The National Weather Service's Doppler radar, known as NEXRAD (for the NEXt generation of RADar), is the only Doppler weather radar on Long Island. News agencies, television stations, military installations and other sites have access to the radar images through cooperation with the National Weather Service. In this way, the radar images can be shared with all interested groups.
Within the National Weather Service, NEXRAD is officially called the WSR-88D. The term WSR-88D is simple to explain: WSR stands for Weather Surveillance Radar; 88 represents the year the first NEXRAD was commissioned for use (1988); and the D means it is a Doppler radar.
Radar requires three integral parts to work: (1) an antenna/receiver, (2) computers that process the raw radar data, and (3) an interactive workstation that the forecasters can use to display the processed radar data.
In a basic way, radar works like sonar. It all starts at the Radar Data Acquisition unit (RDA), which is the tower (pictured above) located adjacent to the forecast office. The radar dish (pictured above) is protected by a covering that resembles a giant soccer ball. The transmitter at the antenna within this protective dome sends out a pulse of energy. When this energy hits an object, like a raindrop or snowflake, it is reflected in all directions. Part of the energy will be reflected back to the antenna, where the dish focuses the returned energy.
The returned energy, called base data, is sent from the RDA site to the processing computer located here in the office(bottom picture). The processing computer, known as the Radar Product Generator (RPG), performs various data quality checks of the raw radar data and creates radar images and products. The Advanced Weather Interactive Processing System (AWIPS) workstation, allows forecasters to display radar data(top picture).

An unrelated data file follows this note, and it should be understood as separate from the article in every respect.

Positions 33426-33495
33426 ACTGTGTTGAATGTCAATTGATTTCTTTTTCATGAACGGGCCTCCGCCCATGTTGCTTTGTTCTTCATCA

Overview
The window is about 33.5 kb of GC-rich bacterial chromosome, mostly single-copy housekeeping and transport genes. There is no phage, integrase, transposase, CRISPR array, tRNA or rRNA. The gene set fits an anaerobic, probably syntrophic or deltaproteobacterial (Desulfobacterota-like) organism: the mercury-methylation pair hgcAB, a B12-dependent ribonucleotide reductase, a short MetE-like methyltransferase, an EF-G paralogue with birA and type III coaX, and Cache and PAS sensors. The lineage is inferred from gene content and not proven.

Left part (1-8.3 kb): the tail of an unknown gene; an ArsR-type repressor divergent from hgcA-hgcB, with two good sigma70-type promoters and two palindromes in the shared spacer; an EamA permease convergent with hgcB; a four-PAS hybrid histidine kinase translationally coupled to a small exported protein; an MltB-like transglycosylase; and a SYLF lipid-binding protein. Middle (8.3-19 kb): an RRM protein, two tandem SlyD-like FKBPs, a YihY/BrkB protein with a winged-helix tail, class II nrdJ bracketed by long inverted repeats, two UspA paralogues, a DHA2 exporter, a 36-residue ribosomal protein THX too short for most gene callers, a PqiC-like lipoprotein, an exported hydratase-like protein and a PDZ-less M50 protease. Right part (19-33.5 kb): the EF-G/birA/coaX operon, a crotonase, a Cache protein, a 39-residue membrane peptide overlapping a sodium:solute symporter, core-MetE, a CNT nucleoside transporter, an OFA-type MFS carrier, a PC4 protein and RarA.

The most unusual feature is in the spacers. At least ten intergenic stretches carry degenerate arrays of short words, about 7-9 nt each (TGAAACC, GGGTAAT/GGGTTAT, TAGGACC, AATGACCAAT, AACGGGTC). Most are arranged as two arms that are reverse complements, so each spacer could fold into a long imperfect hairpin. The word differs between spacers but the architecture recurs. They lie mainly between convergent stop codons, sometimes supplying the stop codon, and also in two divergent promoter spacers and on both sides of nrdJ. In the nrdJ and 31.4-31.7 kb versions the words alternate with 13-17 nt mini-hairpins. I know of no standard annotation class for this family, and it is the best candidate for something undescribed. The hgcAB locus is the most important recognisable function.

There are many types of radar images. The most common is a reflectivity image, which shows the areal extent of precipitation. Unfortunately, the radar can display "echoes" that may or may not represent meteorological targets. The radar is so sensitive that it can detect clouds, dust and aerosol particles, insects, and birds, not to mention airplanes and ground based objects near the RDA itself. In addition, radar alone cannot determine if precipitation is rain or snow. Forecasters use other information at their disposal to make this determination.
NEXRAD determines the movement of wind-driven precipitation using a principle known as the "Doppler effect". The Doppler effect is the alteration of the frequency of the radar-transmitted pulse of energy at the moment it is reflected off of a moving target (precipitation). If wind is moving precipitation toward the radar, the frequency of reflected energy picked up by NEXRAD increases. If the wind is moving precipitation away, the frequency of reflected energy decreases. The speed is determined by the amount of this frequency shift. The sophisticated computers within NEXRAD analyze these frequency shifts which can then be displayed as color imagery on the AWIPS workstation.
The reflectivity and velocity data from the WSR-88D are the primary data sources that National Weather Service meteorologists use to issue short-fused warnings for tornadoes, severe thunderstorms, and flash floods.